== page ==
Scootering classics: Dopo il caffe (after coffee)


Travelling Italian photographer Christian Giarrizzo discovered Sydney’s best scooter specialist once upon a time, and recalled the encounter in the pages of Scootering magazine…

I was a moody Lamborghini mechanic working in Australia during 2008 when I had a flash of inspiration, Destiny had brought me to the ‘biggest island of the world’ and I realised I was looking for a new life. It was one of those times when you ask yourself what is really important, what makes you really happy in life?

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The Circular Quay of Sydney’s port was the theatre of my mind and my thoughts were passing back and forth just like the ferries under the big Harbour Bridge. In that moment I realised that what was driving me to explore was the Fujica analogue camera, always around my neck. I hadn’t understood that photography was such a big part of my life till that moment in Sydney.

The next day I resigned from the Lamborghini shop where I worked. “What are you gonna do now mate?” the owners asked me. “I think I’ll take my Vespa, build up a photography website and became a reporter-on-wheels,” I said. I will never forget the astonished looks on the faces of my Aussie friends but in fact, from that point on, I never stopped.

I rode a PX150 for 10,000km in the outback and when back in Italy I christened my Vespa (the only thing I had left before leaving for good) ‘La Negra’ (the Black) and continued on my travels. Since then I have wandered like a gypsy, looking for stories, using my camera and my notes, and recently I reached Australia again.

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This is the story of an old friend of mine who is devoting his entire life to Italian vintage scooters. In some way our paths are linked; we were both Italian immigrants in Australia, making our own way in the ‘new world’ down under.

I get up at 6am in the morning, the slumber of the night still draped over Sydney like a blanket of silence. The black PX200 rented from a friend makes its way through the wakening city, while bridges and roads of the eastern bound are just beginning to echo to the sounds of weary early morning commuters.

Leichhardt, known as the ‘Little Italy’ of New South Wales, Australia, is a suburb of Sydney. Italian immigrants settled here after the end of the Second World War. At weekends during the 1970s the main square used to be overcrowded by compatriots who had saved up their pennies to call home; the receivers of the two telephones allowed for international calls used to stay hot well into the night, filled with the eager chatter of hopes, dreams and confessions.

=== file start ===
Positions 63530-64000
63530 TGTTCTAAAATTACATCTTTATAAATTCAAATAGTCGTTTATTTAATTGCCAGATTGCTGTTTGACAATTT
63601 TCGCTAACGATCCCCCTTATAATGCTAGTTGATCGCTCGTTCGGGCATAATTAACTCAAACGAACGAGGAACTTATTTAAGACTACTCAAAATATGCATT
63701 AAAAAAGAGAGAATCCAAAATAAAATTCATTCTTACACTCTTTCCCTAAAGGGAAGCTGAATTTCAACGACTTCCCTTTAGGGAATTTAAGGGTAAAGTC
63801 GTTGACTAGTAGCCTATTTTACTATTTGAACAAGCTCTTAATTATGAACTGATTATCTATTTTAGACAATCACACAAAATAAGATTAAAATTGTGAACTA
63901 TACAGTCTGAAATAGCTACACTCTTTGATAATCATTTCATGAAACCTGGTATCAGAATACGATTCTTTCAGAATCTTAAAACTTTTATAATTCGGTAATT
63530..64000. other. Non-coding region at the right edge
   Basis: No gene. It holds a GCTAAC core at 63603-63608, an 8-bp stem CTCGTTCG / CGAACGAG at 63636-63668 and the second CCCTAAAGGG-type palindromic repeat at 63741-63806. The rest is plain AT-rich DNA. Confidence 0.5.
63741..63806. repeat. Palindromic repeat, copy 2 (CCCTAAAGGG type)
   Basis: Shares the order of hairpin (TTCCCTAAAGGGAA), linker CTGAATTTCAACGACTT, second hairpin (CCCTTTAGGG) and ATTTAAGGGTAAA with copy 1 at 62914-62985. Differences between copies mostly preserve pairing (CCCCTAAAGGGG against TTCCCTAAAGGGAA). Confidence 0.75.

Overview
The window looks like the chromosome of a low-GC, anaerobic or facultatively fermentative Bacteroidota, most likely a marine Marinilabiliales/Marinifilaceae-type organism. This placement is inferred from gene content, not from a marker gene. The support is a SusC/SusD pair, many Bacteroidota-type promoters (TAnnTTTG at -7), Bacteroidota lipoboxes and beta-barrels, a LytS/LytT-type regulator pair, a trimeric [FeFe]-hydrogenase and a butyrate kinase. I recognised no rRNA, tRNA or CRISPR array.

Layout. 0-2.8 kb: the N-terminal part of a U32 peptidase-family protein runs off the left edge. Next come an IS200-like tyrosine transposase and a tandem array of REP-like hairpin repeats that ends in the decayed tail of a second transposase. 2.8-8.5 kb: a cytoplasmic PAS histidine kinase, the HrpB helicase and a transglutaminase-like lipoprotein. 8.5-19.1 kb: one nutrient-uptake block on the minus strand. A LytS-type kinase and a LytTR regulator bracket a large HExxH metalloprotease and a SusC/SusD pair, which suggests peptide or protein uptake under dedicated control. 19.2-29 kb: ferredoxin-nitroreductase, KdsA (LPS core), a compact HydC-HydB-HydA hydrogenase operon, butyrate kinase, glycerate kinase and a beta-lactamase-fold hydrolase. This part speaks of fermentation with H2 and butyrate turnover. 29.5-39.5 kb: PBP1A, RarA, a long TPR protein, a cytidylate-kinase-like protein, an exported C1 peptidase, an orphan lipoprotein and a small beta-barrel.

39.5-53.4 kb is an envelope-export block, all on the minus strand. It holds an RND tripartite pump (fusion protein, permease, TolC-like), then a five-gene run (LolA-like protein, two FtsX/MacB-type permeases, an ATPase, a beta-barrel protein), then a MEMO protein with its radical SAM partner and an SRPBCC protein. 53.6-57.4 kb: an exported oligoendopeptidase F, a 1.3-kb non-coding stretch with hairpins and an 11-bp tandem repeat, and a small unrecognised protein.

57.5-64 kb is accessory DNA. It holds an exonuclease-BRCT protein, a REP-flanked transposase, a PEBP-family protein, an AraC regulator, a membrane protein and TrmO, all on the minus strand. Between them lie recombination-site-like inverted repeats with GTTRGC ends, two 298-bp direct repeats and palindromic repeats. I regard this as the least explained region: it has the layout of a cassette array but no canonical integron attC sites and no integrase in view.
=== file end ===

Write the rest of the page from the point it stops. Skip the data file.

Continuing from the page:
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The same square was a social meeting-point too and a black market business place. You could pick up cigars, spirits, clothes or the latest job bulletin. I cross the Anzac Bridge, pulling on the left row directed to Balmain Road, the Moore Street traffic light and the Hawthorne Canal delineate the borders of the Australian Italy. I stop at the Parramatta Road corner for a break as the owner of a nearby pub is tiding the tables outside his property. It is a day of early autumn in Australia and he is already enveloped in his warm jacket to keep off the morning breeze. “Is this your Vespa? Do you where it comes from?” he asks. “Yep, I know a few things about it,” I smile.

After five minutes of pleasantries, Paolo switches his tempo quickly and starts to speak Italian: “Cosa fai in giro a quest’ora? T sei perso? (What are you doing here in the morning? Have you lost the way?) “No sir,” I reply, “I would like to interview Tony, the mechanic, I’ve been told he is the best Vespa specialist in whole Sydney.” Paolo laughs profusely. “He is not only the best, but also crazy enough to service only Vespa, Lambretta and Italian motorcycles!

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“I saw him pushing away a Honda customer once, cursing in Sicilian dialect. He is a good man though, don’t worry”. A familiar sound reaches my ears, it sounds like an early ’50 Vespa, and I am right because this is how I meet Antonio.

Puffed up on his ‘Bellissima’ (150cc Vespa ‘Struzzo’), proud as a teenager, he waits for the traffic light hanging a yellow bag on his left hand. As if by magic and just like in some little villages in Italy where everybody is updated on everything, he knows already my journalistic intention, beckoning me to his shop nearby. Just before 7am my favourite baker cooks three ‘cornetti’ for me. “There is no hope of seeing my shop open if I can’t buy them,” he says. I try to rattle off a few questions but he stops me with a single sentence: “Prima it caffe.” (Coffee first).

We settle in a mezzanine that dominates the entire workshop: a wooden table, a kitchen and an office are everything Tony needs to manage his business. When we are inside he asks me to help, and while I prepare the coffee using the typical Italian ‘moka’ my host brings out the jam from the fridge, cutting slices of warm bread. For a second I am a child again. My grandmother in Sicily used to prepare breakfast in the same way.